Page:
3 Key Takeaways About the Future of Retail: Selling Online, In-Store and Both
A panel of retail experts share innovative ways to grow your business and stay ahead of the curve.
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It's no surprise to anyone tuned into the current retail environment that A/B testing and having direct-to-consumer strategies and clear online purchase funnels are a regular reality of any up-and-coming brand's retail playbook. And if you've really been paying attention, you know that pop-up and in-person brand experiences have become the trendy yet powerful tools for creating personal connections and increased brand loyalty among delighted customers. The two trillion dollar consumer goods retail market isn't going away.
The questions in this new retail environment become how to ensure you're adding value to your customers' lives, and what are the new rules of retail guiding the most innovative consumer brands towards the future.
This summer, FounderMade, organizers of bi-coastal consumer brand trade shows, in partnership with First Bev, a private equity firm investing in innovative, emerging beverage brands, hosted a panel at Showfields to uncover secrets from some of retail's most successful names. Panelists Mark Lynn, founder and CEO of AMASS Nomadic Distillery, Katie Hunt, co-founder and Chief Revenue Officer of Showfields, Ankit Patel, Director of Merchandising at Boxed and Alex Duong, Chief Merchant at The Goods Mart helped attendees understand how their brands are redefining the retail space by sharing their perspectives on the consumer retail industry and their individual brands' contribution to it.
3 key takeaways on the future of retail
1. The future of commerce is not e-commerce or in-store separately, its c-commerce
Co-founder of Showfields, Katie Hunt, believes that the concept of consumer-based commerce will drive the future of retail. It's no longer about being an e-commerce vs. in-store company, it's about breaking the mold of what physical retail looks like.
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The market is strong for retailers to have a physical presence, but retailers and brands need to recognize how to make the experience curated and accessible to consumers. Alex Duong of The Goods Mart agreed, commenting on how the food retail environment is ever-evolving. The best retailers, according to Duong, work with a curated assortment of novelty products in-store, while also providing everything a consumer might need. In the world of technology and many options, it's sometimes better to have fewer, more curated options. According to Duong, the future of retail is not about having a physical location where you can have everything, it's about having a physical location where products were picked just for you, and they're going to be perfect in your home and in your life.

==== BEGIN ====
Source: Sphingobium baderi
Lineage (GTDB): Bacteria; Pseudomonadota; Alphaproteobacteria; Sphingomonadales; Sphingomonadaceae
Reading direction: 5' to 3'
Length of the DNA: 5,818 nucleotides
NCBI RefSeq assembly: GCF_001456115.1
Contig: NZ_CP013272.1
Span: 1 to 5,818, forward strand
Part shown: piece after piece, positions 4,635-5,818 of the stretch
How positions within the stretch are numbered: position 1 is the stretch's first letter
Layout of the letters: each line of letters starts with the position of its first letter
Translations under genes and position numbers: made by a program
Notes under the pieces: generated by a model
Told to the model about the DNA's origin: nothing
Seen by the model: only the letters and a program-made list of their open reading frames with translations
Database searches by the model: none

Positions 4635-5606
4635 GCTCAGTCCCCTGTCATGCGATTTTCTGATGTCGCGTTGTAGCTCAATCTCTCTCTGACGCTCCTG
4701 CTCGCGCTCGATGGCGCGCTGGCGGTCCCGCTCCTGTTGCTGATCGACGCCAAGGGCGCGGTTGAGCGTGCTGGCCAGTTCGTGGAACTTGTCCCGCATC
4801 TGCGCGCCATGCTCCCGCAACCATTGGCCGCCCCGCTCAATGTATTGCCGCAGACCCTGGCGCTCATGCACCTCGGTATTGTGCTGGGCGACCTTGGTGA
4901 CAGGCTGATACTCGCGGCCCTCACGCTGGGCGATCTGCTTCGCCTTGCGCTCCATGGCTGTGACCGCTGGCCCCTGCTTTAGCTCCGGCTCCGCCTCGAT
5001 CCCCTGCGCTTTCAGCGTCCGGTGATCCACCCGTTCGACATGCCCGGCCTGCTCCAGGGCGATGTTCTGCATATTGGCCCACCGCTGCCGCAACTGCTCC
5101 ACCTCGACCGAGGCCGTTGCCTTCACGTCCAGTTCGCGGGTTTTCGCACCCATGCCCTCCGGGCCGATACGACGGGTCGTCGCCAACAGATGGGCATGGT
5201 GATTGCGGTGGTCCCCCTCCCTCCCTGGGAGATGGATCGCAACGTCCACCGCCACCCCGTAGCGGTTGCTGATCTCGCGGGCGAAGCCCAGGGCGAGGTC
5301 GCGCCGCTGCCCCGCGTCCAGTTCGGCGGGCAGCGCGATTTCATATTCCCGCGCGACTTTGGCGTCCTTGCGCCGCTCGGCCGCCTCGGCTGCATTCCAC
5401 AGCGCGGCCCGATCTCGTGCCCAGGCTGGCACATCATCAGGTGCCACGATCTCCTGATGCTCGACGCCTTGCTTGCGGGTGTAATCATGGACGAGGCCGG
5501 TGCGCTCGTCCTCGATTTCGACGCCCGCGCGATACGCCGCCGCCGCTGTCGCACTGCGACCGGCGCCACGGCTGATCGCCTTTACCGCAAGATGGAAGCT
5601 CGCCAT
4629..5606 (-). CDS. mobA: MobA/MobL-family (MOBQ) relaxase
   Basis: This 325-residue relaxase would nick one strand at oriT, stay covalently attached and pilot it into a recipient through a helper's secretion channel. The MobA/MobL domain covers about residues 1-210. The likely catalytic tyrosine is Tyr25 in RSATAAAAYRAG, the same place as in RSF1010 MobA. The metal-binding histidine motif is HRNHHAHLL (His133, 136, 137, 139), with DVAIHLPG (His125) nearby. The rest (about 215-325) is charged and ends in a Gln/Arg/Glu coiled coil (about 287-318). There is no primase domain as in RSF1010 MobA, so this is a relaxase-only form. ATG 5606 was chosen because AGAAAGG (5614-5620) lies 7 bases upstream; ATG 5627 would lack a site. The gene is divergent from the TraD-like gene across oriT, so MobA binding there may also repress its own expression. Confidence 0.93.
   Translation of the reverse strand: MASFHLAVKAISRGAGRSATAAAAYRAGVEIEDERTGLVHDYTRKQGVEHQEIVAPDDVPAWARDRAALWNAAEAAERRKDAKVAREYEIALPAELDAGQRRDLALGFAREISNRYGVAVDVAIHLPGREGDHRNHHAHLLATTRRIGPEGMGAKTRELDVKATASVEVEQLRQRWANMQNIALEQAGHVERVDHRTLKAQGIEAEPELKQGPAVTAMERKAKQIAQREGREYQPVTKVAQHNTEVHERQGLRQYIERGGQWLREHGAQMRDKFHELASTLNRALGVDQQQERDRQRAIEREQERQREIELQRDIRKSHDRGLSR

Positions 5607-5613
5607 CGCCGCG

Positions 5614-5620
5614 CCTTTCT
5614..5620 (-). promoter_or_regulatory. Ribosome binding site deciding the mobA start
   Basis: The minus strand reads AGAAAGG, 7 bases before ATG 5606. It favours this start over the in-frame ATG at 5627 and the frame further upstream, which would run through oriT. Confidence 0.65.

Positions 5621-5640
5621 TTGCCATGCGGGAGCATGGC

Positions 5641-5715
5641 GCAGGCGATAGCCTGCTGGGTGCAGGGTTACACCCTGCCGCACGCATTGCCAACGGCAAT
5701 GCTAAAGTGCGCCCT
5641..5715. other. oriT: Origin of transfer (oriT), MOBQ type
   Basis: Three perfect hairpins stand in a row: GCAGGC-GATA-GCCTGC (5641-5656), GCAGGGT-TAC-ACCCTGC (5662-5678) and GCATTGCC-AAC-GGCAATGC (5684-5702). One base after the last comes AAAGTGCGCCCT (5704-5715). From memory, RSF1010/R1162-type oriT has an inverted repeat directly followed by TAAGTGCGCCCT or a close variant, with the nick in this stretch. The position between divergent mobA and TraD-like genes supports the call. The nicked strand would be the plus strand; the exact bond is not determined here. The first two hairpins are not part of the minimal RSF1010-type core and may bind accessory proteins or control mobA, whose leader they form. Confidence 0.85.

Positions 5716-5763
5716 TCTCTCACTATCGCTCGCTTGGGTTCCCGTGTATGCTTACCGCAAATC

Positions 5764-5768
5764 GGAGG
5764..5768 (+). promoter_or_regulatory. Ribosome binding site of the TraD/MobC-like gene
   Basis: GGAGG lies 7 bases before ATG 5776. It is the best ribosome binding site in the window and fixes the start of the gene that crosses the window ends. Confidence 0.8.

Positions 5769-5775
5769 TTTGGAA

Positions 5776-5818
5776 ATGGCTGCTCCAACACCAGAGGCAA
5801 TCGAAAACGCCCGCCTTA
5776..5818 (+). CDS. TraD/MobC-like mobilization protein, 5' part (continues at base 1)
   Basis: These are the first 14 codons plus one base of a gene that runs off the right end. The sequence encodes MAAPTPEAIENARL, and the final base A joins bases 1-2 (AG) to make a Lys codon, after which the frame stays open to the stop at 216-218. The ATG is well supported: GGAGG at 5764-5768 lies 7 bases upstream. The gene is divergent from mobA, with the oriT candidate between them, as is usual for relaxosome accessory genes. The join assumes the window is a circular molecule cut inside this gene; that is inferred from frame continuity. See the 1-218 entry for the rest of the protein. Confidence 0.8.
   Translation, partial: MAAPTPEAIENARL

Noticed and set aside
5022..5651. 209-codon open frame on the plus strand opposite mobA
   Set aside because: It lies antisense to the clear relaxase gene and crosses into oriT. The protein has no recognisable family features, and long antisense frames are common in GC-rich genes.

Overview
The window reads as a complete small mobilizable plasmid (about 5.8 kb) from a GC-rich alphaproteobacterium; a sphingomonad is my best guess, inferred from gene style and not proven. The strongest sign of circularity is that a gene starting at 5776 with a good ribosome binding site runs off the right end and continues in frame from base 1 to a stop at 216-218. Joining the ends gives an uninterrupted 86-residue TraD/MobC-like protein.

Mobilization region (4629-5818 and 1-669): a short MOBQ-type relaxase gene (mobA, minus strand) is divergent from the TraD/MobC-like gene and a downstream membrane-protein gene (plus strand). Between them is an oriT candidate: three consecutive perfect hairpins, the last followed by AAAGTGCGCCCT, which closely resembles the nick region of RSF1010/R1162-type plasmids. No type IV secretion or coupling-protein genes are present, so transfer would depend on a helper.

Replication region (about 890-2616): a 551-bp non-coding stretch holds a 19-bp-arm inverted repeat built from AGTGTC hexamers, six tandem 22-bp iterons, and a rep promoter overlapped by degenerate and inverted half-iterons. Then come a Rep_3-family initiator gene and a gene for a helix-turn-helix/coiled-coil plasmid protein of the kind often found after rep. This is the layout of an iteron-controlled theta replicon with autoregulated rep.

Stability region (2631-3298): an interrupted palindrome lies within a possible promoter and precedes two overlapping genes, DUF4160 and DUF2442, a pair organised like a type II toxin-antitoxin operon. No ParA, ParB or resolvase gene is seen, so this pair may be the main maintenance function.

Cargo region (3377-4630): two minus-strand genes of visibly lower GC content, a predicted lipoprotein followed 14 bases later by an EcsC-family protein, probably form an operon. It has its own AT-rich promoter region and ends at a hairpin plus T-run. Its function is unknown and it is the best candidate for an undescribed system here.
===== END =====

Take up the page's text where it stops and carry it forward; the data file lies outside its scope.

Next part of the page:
"My Instagram feed became more interesting than going into a department store. And I wanted to touch and feel those products in person. That's how we curated Showfields. We source everything by network and highlight products that we see in our feeds that we want to touch, feel and discover." -- Katie Hunt, co-founder, Showfields
2. Know who your customer is, and market to them
You've heard it a million times before: When you bring your brand out into the world, it's really important to know who your customer is and who values your service.
"We've been coined the "Costco for Millennials' but at the end of the day, Millennials aren't the shoppers who build carts & purchase large quantities of items." -- Ankit Patel, Director of Merchandising, Boxed
Boxed, the online bulk retailer, for example, originally launched as an app with the belief that the consumer market was trending toward mobile purchases. But what they quickly learned was that in-app purchases only came from their most loyal customers and that in order to capitalize on consumers' shopping habits, they needed to evolve and edit their business to reflect the needs of their target market -- people who were transacting on their site via desktop & mobile
3. If you're truly innovative, the market is just about to catch up to you
In the world of startups and emerging brands, you don't necessarily have the benefit of time. The challenge increasingly becomes going fast enough, while allowing enough time to collect meaningful data and A/B test your product.
Add to this the fact that there are disruptors who are constantly changing and evolving the industry. As Mark Lynn of AMASS Distillery cleverly pointed out, consumers never demanded one-hour alcohol delivery services like Drizly & Minibar, but the market gave it to them and consumers, as a result, have increasingly come to expect services they didn't realize they needed.
Ultimately, a brand's success becomes about what's in its DNA. The brands that are winning today are able to move fast, experiment quickly and take risks. They understand that the ability to fail does not mean accepting failure.